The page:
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The Superwoman Myth

In 1982, at the height of the feminist movement, Helen Gurley Brown published a book entitled Having It All: Love, Success, Sex and Money Even If You're Starting With Nothing. A popular TV movie of the time was also entitled Having it All which featured Dyan Cannon as a high powered fashion designer with a husband on both coasts. Oprah has said that women can have it all, but not all at once. And now 31 years after Helen Gurley Brown's book, the debate still rages on. 

Debora Spar, the President of Barnard College, takes a fresh look of what is possible and and not for the woman of the 21st century in her new book, Wonder Women: Sex, Power, and the Quest for Perfection.

Spar finds that women feel guilty regardless of where they work and how much they earn and how many children they have. That is to say that women of baby boomer age have been expected to do it all (have careers, plus families). And yet, expectations have been raised even higher for Millennial women. They are expected to be wives, mothers, housekeepers, excellent athletes, be entrepreneurial and save the world.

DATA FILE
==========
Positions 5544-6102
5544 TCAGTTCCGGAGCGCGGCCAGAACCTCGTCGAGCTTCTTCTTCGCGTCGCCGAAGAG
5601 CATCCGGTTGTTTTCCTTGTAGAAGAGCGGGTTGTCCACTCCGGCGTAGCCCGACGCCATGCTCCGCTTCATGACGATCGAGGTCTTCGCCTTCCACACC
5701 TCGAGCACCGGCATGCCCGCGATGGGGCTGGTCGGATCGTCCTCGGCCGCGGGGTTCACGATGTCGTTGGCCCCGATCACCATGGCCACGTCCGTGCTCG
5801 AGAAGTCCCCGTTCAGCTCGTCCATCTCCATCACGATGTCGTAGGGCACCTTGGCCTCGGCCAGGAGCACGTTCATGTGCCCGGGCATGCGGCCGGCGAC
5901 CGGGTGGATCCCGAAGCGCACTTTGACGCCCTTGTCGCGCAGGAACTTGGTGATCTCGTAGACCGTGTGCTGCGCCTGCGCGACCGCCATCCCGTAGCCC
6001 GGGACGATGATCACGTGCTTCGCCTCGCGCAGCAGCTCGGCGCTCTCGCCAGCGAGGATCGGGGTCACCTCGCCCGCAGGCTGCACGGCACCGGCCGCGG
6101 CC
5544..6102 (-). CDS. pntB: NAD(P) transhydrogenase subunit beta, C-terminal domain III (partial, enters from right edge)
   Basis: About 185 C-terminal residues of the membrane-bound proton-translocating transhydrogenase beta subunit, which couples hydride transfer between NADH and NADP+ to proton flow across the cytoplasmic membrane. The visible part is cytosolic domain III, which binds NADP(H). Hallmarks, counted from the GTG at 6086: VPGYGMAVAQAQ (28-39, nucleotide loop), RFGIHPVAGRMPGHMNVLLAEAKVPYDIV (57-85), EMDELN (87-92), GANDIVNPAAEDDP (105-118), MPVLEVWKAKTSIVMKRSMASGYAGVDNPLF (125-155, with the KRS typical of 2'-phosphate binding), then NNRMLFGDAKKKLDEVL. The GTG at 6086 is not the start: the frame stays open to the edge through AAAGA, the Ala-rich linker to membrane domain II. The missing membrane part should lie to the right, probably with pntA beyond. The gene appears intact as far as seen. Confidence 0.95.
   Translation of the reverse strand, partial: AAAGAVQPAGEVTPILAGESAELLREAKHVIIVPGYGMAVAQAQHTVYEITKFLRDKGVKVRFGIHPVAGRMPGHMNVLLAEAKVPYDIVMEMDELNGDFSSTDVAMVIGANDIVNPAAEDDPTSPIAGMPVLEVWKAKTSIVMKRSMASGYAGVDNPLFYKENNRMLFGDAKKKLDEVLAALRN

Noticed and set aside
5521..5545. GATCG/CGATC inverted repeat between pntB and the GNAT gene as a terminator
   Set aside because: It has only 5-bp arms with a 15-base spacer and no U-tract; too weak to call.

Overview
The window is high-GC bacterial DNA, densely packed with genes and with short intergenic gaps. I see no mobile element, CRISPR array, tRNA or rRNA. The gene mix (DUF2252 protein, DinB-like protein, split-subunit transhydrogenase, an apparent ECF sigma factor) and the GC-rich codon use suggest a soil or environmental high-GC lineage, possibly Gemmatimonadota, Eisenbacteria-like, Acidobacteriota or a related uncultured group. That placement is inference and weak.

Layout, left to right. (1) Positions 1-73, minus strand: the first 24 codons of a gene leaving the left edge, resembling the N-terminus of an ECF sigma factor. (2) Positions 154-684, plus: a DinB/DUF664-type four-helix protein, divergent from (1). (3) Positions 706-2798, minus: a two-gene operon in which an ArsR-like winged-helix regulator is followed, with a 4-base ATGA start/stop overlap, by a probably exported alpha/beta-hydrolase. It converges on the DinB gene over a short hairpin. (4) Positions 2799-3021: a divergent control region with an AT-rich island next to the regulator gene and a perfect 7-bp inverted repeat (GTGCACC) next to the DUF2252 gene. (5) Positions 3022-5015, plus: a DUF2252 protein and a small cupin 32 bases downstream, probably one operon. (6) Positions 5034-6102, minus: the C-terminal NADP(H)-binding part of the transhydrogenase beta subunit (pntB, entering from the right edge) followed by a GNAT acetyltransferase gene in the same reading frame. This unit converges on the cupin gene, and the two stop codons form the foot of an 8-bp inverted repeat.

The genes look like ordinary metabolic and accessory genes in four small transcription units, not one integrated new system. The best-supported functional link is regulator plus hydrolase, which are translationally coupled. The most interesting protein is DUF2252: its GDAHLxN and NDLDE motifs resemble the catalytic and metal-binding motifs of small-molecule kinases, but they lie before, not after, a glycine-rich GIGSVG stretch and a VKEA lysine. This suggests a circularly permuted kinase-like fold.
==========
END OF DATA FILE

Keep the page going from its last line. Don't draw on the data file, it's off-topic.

"We've added to expectations without taking anything off the table," Spar tells Jeff Schechtman in this week's Specific Gravity interview. 

Spar says the Superwoman myth grew out of the 1970s and persists in representations of professional women in popular culture today. "Every professional woman we see on TV is a wonder woman," Spar says, "doing things real people don't pull off so easily in real life."

Young women are constantly being pummeled with images in movies and magazines that convey the message that if women are not "running the corporate law firm and putting the perfect dinner on the table and running the perfect home and being totally sexy all the time they're somehow falling short."

Fortunately, these are fixable problems. After all, "no one ever sat down and said 'let's confuse young women and baffle them with too many expectations,'" says Spar. We simply need to pull back a little bit, she says, so that young women don't feel compelled to grab each and every opportunity in front of them.

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